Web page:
Living next to an orphanage

Written by on July 2, 2014 in Blog with 0 Comments
The view from their shared roof

The view from their shared roof

Here’s a story about a family who arrived at their first home in Cambodia and discovered they would be living next to an orphanage.

The story caught my attention, and after a little poking around online, I realized the family lives not far from from me. I’ve often passed by and seen children and volunteers milling around outside and wondered what sort of place it was.

Our family of six first arrived in Phnom Penh at midnight, and some friends drove us to the house we had rented on our survey trip. It’s a row house – ten multi-story dwellings that are connected, side by side.

At daybreak, an orphanage moved in to the house next to us… I didn’t know anything about orphans or orphanages  in Cambodia, so I had no preconceived ideas about what it would be like to live next to an orphanage. I would soon learn.

Every orphanage is different, and the one in this story appears to be a bad one. But it’s not atypical of orphanages in Phnom Penh. It was chaotic. Staff were not always around. They had 40 children and the staff living in a space normally used by one extended Cambodian family. There was obvious potential for abuse. Nonetheless, it was frequented by (paying) volunteers  and doubtless funded by foreign donors.

The volunteers came and went with tearful farewells. They talked about feeling so loved by the kids, and often they promised to come back again.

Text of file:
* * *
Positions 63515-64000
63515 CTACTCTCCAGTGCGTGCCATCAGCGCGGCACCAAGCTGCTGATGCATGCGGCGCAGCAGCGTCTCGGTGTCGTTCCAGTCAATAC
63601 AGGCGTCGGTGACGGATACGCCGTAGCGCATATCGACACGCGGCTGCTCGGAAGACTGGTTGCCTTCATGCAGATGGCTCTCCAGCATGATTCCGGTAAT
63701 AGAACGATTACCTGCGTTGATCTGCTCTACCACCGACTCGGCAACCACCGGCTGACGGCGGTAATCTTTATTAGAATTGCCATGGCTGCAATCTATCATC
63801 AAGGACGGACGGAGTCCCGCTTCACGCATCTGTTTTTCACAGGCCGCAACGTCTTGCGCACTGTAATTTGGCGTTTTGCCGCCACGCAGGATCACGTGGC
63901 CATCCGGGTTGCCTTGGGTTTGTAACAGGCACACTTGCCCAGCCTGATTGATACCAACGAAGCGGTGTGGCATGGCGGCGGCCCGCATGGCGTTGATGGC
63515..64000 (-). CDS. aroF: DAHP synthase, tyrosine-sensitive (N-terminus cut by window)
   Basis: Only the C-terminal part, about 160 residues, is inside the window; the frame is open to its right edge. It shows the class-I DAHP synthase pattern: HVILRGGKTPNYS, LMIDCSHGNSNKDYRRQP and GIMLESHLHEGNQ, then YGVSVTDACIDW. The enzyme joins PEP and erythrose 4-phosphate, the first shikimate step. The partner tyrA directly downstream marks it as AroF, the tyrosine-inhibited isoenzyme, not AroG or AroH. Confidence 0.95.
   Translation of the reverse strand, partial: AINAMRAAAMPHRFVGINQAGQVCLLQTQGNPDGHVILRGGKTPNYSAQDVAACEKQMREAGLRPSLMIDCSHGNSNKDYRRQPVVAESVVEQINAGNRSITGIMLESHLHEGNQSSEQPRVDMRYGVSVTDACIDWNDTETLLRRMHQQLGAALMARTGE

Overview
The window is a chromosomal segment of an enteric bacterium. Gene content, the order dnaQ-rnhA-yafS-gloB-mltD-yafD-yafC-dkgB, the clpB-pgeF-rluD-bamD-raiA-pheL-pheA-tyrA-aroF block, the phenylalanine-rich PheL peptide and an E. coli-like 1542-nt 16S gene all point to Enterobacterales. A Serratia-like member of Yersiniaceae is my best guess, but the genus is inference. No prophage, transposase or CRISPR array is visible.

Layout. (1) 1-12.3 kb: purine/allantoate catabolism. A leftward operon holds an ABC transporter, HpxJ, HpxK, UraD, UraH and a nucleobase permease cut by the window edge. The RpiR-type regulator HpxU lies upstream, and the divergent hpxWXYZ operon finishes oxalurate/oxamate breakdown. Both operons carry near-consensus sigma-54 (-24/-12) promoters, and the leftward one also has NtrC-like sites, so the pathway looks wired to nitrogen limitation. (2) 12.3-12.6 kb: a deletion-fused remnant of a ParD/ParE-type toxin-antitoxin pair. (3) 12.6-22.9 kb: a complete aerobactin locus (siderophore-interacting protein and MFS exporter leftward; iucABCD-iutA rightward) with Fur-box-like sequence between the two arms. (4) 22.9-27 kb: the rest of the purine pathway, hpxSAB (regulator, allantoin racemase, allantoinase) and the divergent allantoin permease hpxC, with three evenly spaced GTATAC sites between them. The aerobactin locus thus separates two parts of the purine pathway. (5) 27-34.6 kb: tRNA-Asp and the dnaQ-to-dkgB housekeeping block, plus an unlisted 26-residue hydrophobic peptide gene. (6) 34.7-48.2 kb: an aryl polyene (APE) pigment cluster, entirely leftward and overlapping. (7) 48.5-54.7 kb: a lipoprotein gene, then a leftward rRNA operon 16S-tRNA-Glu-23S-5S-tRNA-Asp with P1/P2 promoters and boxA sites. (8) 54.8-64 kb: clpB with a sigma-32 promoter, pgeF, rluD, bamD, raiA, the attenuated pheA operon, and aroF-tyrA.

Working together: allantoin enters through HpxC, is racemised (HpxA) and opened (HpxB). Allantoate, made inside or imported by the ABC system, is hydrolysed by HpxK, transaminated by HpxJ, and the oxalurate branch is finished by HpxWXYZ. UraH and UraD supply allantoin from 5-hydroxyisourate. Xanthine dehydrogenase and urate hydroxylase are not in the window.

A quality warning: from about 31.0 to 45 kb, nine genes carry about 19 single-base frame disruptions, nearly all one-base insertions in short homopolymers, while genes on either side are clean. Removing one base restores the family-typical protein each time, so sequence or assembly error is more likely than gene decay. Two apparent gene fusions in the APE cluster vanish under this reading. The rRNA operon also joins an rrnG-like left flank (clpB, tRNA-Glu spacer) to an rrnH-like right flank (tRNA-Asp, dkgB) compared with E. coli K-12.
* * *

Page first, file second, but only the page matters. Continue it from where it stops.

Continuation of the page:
Those declarations gave us pause. How can you promise such a thing?? What makes you sure that you can, or will, without a doubt, return? And doesn’t your statement about being loved betray your own emotional needs, rather than the reception of true love from children in a revolving-door orphanage??

There were overwhelming moments with seemingly nobody in charge. Kids and volunteers had to fend for themselves.

And then:

It wasn’t until Khmer New Year, though, that we realized that virtually none of the children next door were orphans. The entire orphanage closed down for the holiday, which is the most important holiday of the year. No one stayed at the house that week. Not a single soul. All the children went to their hometowns in the countryside, and many of them actually still had living parents. They were not orphans at all.

But it’s good for the kids, right? Gives them opportunities? Makes them better?

 Read the full post here and judge for yourself.


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About the Author

About the Author: Andy Gray is the editor at Uniting for Children. He lives in Cambodia where he works with young adults transitioning from life in an orphanage to living independently. He filmed and produced the video “Why Not a Family?.